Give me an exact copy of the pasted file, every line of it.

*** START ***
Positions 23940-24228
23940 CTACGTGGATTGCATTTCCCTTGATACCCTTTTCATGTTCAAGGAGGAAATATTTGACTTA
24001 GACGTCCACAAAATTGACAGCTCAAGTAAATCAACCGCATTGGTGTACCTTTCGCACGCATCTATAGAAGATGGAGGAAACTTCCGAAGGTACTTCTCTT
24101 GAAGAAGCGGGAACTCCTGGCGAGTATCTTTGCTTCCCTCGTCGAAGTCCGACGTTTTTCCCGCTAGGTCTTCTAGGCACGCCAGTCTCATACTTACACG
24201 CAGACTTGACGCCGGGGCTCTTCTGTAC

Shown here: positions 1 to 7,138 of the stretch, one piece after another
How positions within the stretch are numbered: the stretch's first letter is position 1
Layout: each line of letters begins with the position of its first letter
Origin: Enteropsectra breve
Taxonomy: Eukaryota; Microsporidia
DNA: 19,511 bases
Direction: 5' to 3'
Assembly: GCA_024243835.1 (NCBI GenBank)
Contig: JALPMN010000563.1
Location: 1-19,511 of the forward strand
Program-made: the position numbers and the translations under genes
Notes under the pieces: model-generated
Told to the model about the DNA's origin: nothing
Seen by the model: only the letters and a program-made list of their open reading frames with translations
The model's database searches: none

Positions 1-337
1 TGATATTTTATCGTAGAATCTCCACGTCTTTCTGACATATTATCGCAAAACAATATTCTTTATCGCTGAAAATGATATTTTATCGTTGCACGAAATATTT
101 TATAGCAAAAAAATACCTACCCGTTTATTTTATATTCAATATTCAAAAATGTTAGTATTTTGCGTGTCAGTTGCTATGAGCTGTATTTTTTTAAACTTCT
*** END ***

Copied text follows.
Positions 23940-24228
23940 CTACGTGGATTGCATTTCCCTTGATACCCTTTTCATGTTCAAGGAGGAAATATTTGACTTA
24001 GACGTCCACAAAATTGACAGCTCAAGTAAATCAACCGCATTGGTGTACCTTTCGCACGCATCTATAGAAGATGGAGGAAACTTCCGAAGGTACTTCTCTT
24101 GAAGAAGCGGGAACTCCTGGCGAGTATCTTTGCTTCCCTCGTCGAAGTCCGACGTTTTTCCCGCTAGGTCTTCTAGGCACGCCAGTCTCATACTTACACG
24201 CAGACTTGACGCCGGGGCTCTTCTGTAC

Shown here: positions 1 to 7,138 of the stretch, one piece after another
How positions within the stretch are numbered: the stretch's first letter is position 1
Layout: each line of letters begins with the position of its first letter
Origin: Enteropsectra breve
Taxonomy: Eukaryota; Microsporidia
DNA: 19,511 bases
Direction: 5' to 3'
Assembly: GCA_024243835.1 (NCBI GenBank)
Contig: JALPMN010000563.1
Location: 1-19,511 of the forward strand
Program-made: the position numbers and the translations under genes
Notes under the pieces: model-generated
Told to the model about the DNA's origin: nothing
Seen by the model: only the letters and a program-made list of their open reading frames with translations
The model's database searches: none

Positions 1-337
1 TGATATTTTATCGTAGAATCTCCACGTCTTTCTGACATATTATCGCAAAACAATATTCTTTATCGCTGAAAATGATATTTTATCGTTGCACGAAATATTT
101 TATAGCAAAAAAATACCTACCCGTTTATTTTATATTCAATATTCAAAAATGTTAGTATTTTGCGTGTCAGTTGCTATGAGCTGTATTTTTTTAAACTTCT